Ship strikes are a major cause of mortality for humpback whales worldwide (Bettridge et al., 2015; Hill et al., 2017). A database of global large whale ship strike records, compiled by Jensen and Silber (2004), found humpback whales to be the second most commonly struck species. In April 2017 the United States National Oceanic and Atmospheric Administration (NOAA) declared an unusual mortality event (UME) for humpback whales along the Atlantic east coast from Maine to Florida due to a larger-than-normal number of deaths (n = 93) between January 2016 through April 2019 (NOAA, 2019). The Mid-Atlantic states, including Virginia and North Carolina, account for roughly one third (n = 32) of that mortality. Approximately half of the humpback whales examined as part of the UME had evidence of human interaction, either from ship strikes or entanglement with fishing gear (NOAA, 2019). Historically, this region has documented numerous occurrences of ship strikes. The East Coast recorded the highest number of confirmed and possible ship strikes in North America, with the mid-Atlantic ranking second globally (Jensen and Silber, 2004). Wiley et al. (1995) determined that six of 20 (30%) humpback whales that stranded off the United States Mid-Atlantic and Southeast from 1985 to 1992 had serious injuries likely attributable to vessel strikes. These injuries ranged from propeller cuts to evidence of blunt force trauma, including a disarticulated skull, a fractured mandible, and areas of hemorrhage and extensive skeletal damage (Wiley et al., 1995). Another five of the 20 humpback whales from that study had injuries consistent with entanglement in fishing gear (Wiley et al., 1995).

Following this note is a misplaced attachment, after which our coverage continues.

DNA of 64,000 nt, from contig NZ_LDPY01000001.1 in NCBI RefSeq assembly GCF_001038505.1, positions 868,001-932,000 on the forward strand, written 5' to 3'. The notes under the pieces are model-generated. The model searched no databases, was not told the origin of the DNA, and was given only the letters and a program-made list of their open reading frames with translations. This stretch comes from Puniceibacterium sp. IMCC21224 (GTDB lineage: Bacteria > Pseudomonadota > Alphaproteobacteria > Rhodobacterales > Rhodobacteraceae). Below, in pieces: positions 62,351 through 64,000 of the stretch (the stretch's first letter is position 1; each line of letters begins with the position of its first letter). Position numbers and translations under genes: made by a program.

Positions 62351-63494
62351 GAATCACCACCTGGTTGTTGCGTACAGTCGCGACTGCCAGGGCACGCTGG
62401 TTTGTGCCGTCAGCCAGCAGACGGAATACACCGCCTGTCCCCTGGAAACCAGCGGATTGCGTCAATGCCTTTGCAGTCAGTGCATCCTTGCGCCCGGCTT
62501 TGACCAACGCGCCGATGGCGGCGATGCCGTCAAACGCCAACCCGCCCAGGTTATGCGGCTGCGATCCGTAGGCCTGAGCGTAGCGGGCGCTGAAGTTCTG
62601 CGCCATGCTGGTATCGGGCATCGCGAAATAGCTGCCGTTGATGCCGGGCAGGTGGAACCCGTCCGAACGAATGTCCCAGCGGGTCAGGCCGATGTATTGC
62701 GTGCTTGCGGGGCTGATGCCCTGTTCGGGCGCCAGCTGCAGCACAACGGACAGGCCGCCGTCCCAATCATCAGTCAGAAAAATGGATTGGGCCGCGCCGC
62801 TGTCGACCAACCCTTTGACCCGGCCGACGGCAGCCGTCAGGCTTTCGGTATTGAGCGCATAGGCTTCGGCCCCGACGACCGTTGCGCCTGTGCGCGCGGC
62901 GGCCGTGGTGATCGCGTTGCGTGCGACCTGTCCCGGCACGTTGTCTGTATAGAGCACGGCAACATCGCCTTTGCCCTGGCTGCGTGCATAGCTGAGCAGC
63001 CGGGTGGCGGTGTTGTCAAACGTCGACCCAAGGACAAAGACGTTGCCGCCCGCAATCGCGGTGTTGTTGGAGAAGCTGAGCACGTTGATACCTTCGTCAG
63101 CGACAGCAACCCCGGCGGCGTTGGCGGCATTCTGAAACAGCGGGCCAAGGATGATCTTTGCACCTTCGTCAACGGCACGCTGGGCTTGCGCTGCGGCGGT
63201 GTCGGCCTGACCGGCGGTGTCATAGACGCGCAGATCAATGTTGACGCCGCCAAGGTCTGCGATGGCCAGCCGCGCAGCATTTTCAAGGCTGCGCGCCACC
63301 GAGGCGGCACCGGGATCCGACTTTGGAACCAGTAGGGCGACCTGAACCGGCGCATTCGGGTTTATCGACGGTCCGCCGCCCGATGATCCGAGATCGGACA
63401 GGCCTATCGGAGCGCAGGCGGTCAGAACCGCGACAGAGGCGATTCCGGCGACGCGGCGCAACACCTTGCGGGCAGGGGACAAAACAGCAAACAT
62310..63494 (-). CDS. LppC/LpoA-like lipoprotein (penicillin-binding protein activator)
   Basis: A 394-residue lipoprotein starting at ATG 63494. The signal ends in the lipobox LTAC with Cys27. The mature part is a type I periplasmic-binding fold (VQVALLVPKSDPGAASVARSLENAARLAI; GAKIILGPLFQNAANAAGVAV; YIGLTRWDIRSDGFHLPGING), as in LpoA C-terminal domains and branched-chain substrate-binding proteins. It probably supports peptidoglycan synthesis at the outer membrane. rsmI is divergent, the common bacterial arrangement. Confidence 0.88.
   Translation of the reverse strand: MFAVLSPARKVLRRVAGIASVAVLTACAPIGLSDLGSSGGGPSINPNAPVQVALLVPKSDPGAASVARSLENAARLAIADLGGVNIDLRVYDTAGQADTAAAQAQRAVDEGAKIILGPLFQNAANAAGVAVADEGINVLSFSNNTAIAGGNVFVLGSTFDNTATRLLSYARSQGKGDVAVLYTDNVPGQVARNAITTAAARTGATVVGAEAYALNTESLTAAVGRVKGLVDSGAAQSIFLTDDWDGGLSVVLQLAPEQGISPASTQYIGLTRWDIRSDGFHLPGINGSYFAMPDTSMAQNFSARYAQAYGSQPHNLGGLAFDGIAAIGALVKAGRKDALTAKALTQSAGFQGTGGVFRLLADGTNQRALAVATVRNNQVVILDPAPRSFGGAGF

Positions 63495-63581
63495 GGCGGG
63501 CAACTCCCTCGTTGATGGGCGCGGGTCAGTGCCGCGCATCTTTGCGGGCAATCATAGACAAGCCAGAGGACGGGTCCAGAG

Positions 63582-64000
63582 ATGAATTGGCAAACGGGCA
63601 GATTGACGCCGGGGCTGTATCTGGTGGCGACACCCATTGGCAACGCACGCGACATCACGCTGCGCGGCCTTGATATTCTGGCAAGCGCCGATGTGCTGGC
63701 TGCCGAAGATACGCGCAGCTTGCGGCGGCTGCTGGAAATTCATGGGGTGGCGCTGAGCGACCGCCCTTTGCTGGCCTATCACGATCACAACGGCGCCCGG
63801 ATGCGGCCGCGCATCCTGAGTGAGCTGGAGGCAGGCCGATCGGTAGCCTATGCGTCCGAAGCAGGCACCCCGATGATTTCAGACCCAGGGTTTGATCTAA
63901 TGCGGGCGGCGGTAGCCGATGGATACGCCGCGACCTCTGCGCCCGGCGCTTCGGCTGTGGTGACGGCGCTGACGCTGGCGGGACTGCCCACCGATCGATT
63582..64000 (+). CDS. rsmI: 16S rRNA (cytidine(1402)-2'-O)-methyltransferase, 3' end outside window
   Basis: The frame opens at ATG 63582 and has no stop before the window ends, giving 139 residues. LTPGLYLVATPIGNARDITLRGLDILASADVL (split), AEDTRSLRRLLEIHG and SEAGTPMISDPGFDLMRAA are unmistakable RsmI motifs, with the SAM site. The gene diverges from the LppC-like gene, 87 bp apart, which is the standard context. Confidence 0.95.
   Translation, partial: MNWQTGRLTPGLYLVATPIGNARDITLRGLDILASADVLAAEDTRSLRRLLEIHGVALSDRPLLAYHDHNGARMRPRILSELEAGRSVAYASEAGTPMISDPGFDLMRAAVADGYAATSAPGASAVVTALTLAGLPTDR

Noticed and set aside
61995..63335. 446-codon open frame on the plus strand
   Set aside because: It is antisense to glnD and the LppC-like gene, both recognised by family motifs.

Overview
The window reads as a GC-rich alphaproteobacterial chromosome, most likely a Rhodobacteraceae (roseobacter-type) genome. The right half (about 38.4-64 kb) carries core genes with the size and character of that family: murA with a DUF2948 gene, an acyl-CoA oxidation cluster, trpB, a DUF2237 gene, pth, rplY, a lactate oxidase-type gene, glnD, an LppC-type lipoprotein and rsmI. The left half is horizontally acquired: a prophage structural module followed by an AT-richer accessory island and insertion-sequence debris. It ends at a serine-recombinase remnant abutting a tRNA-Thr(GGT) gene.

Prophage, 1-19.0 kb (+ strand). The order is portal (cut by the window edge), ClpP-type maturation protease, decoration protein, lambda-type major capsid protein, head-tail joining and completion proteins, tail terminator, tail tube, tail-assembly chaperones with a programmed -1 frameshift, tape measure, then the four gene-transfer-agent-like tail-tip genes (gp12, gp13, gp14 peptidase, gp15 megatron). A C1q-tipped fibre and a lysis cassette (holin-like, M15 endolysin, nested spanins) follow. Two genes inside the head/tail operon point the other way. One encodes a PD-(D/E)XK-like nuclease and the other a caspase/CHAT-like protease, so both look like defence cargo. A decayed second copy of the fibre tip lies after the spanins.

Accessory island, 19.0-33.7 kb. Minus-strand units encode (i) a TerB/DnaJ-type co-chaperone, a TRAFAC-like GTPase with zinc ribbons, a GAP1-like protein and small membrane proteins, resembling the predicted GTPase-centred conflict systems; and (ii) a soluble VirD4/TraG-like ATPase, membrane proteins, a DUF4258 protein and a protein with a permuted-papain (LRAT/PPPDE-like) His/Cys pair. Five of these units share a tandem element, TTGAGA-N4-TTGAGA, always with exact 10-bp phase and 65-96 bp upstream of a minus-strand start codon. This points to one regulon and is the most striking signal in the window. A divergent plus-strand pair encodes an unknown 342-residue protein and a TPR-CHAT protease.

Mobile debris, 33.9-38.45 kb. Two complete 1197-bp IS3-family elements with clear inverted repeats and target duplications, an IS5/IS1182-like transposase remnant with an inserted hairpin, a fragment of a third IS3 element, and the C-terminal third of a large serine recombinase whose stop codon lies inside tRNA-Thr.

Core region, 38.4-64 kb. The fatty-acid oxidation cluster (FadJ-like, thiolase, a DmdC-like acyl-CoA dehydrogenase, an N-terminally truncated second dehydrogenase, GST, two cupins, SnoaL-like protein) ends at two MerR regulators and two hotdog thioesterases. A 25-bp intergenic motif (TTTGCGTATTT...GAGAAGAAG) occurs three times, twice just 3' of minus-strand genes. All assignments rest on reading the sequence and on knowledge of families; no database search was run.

Along the eastern seaboard of the United States, in the Mid-Atlantic region, is the entrance to the largest estuary in the country, the Chesapeake Bay (Figure 1). Located just inside the bay is the world’s largest naval installation, Naval Station Norfolk, as well as the Port of Virginia, the sixth busiest container port in the United States (U.S. Army Corps of Engineers, 2017). These active seaports, combined with the presence of recreational boaters, as well as high numbers of commercial and recreational fishing vessels, result in a constant and often heavy flow of vessel traffic through the mouth of the Chesapeake Bay and adjacent waterways (Figure 2). From November through April there are ship-speed reduction rules in effect as part of a Seasonal Management Area (SMA) set up to protect ESA-listed North Atlantic right whales (Eubalaena glacialis) (NOAA, 2008). These speed restrictions are established along the entire eastern seaboard and require all vessels 65 feet (19.8 m) or longer to travel at 10 knots (18.5 km/h) or less when the whales are most likely to be present. The SMA in this study area begins at the mouth of the Chesapeake Bay and extends outwards to 37 km (Figure 1).


Figure 1. Map of the primary study area, which includes waters in and around the mouth of the Chesapeake Bay off Virginia Beach, Virginia as well as the Port of Virginia and Naval Station Norfolk. Shipping channels are outlined in black and the North Atlantic right whale Seasonal Management Area is shaded. The 37-km Chesapeake Bay Bridge-Tunnel spanning the mouth of the Bay is also shown.


Figure 2. Heat map showing vessel traffic movement in and out of the Chesapeake Bay for the year 2016. The red color indicates the highest density of vessel traffic. Yellow indicates a moderate volume of vessel traffic, and blue indicates the lowest density of vessel traffic. Image provided by

Understanding the occurrence and behavior of humpback whales within the Chesapeake Bay’s high-traffic region is critical to mitigating potentially harmful impacts on the species. Funded through the United States Navy Marine Species Monitoring Program, in 2015 scientists at HDR Inc. began a long-term study of humpback whales that utilize the waters in and around the mouth of Chesapeake Bay to address questions of habitat use and identify potential conflicts associated with anthropogenic activities. Specifically, this project sought to document the behavior and movements of humpback whales, the level of overlap with high-traffic areas, evaluate site fidelity, and examine any discernable movement and habitat use patterns while taking into account age class and gender.